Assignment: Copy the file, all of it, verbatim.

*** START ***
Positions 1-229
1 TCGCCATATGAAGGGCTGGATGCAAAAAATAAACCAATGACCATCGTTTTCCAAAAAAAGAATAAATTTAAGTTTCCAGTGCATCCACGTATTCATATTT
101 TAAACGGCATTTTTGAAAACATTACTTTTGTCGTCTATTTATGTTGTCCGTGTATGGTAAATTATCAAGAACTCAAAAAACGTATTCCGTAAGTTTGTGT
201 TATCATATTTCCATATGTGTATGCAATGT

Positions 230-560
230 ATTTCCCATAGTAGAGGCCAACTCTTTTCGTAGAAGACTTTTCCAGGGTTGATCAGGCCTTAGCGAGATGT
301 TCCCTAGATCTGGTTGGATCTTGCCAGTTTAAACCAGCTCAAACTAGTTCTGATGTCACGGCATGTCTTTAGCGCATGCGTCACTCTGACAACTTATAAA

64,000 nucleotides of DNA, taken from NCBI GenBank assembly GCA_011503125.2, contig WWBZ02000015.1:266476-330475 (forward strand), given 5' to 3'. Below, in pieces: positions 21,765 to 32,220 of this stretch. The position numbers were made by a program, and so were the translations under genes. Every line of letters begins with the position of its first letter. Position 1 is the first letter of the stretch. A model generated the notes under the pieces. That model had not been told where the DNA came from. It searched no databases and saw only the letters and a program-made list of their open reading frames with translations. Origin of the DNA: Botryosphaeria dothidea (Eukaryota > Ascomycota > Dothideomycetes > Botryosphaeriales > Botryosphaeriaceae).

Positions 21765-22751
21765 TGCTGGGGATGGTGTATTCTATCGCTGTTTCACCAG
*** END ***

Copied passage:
Positions 1-229
1 TCGCCATATGAAGGGCTGGATGCAAAAAATAAACCAATGACCATCGTTTTCCAAAAAAAGAATAAATTTAAGTTTCCAGTGCATCCACGTATTCATATTT
101 TAAACGGCATTTTTGAAAACATTACTTTTGTCGTCTATTTATGTTGTCCGTGTATGGTAAATTATCAAGAACTCAAAAAACGTATTCCGTAAGTTTGTGT
201 TATCATATTTCCATATGTGTATGCAATGT

Positions 230-560
230 ATTTCCCATAGTAGAGGCCAACTCTTTTCGTAGAAGACTTTTCCAGGGTTGATCAGGCCTTAGCGAGATGT
301 TCCCTAGATCTGGTTGGATCTTGCCAGTTTAAACCAGCTCAAACTAGTTCTGATGTCACGGCATGTCTTTAGCGCATGCGTCACTCTGACAACTTATAAA

64,000 nucleotides of DNA, taken from NCBI GenBank assembly GCA_011503125.2, contig WWBZ02000015.1:266476-330475 (forward strand), given 5' to 3'. Below, in pieces: positions 21,765 to 32,220 of this stretch. The position numbers were made by a program, and so were the translations under genes. Every line of letters begins with the position of its first letter. Position 1 is the first letter of the stretch. A model generated the notes under the pieces. That model had not been told where the DNA came from. It searched no databases and saw only the letters and a program-made list of their open reading frames with translations. Origin of the DNA: Botryosphaeria dothidea (Eukaryota > Ascomycota > Dothideomycetes > Botryosphaeriales > Botryosphaeriaceae).

Positions 21765-22751
21765 TGCTGGGGATGGTGTATTCTATCGCTGTTTCACCAG